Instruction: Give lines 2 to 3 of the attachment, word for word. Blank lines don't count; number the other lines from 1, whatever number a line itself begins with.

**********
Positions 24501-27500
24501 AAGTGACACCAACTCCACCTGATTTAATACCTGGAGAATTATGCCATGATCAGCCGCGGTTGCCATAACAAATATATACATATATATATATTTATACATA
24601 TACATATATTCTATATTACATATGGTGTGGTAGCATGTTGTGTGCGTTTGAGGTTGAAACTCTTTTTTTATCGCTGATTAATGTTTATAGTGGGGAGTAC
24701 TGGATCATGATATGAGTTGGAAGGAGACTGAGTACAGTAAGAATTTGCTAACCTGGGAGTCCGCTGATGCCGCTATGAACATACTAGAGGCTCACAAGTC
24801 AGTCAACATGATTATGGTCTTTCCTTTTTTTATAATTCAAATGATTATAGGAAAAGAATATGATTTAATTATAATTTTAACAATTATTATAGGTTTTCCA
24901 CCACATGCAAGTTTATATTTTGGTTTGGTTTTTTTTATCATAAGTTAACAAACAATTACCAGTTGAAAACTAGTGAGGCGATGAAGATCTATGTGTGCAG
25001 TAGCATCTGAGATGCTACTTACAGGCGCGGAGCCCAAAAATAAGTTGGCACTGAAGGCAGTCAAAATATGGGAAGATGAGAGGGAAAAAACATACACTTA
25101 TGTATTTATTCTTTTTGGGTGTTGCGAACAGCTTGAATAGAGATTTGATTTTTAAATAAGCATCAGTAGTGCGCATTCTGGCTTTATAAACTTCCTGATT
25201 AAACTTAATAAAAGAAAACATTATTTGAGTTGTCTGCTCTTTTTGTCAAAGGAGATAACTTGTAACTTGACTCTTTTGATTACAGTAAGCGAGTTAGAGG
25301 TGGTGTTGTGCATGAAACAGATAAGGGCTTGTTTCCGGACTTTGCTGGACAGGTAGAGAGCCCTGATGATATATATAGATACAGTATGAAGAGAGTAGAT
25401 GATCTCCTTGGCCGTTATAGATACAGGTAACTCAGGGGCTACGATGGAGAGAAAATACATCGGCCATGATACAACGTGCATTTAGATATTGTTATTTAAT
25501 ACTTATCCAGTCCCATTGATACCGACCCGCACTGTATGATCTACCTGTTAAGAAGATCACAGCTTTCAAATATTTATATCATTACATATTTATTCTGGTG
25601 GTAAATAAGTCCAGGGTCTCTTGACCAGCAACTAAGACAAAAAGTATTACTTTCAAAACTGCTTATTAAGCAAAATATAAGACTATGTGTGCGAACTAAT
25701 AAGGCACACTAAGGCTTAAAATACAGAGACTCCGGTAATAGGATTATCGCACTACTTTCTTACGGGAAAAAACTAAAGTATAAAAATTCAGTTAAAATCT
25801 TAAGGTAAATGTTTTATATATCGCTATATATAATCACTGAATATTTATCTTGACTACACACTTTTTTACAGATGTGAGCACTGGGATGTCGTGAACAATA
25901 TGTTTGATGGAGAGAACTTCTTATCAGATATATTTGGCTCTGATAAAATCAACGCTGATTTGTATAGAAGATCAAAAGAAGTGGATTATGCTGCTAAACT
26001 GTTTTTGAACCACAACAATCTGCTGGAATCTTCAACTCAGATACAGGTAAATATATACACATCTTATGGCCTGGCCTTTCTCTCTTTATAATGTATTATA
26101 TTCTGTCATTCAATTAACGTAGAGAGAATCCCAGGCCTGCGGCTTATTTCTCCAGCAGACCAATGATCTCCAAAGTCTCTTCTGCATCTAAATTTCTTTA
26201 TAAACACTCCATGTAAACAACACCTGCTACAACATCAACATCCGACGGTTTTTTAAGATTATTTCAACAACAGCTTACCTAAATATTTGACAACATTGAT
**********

24501 AAGTGACACCAACTCCACCTGATTTAATACCTGGAGAATTATGCCATGATCAGCCGCGGTTGCCATAACAAATATATACATATATATATATTTATACATA
24601 TACATATATTCTATATTACATATGGTGTGGTAGCATGTTGTGTGCGTTTGAGGTTGAAACTCTTTTTTTATCGCTGATTAATGTTTATAGTGGGGAGTAC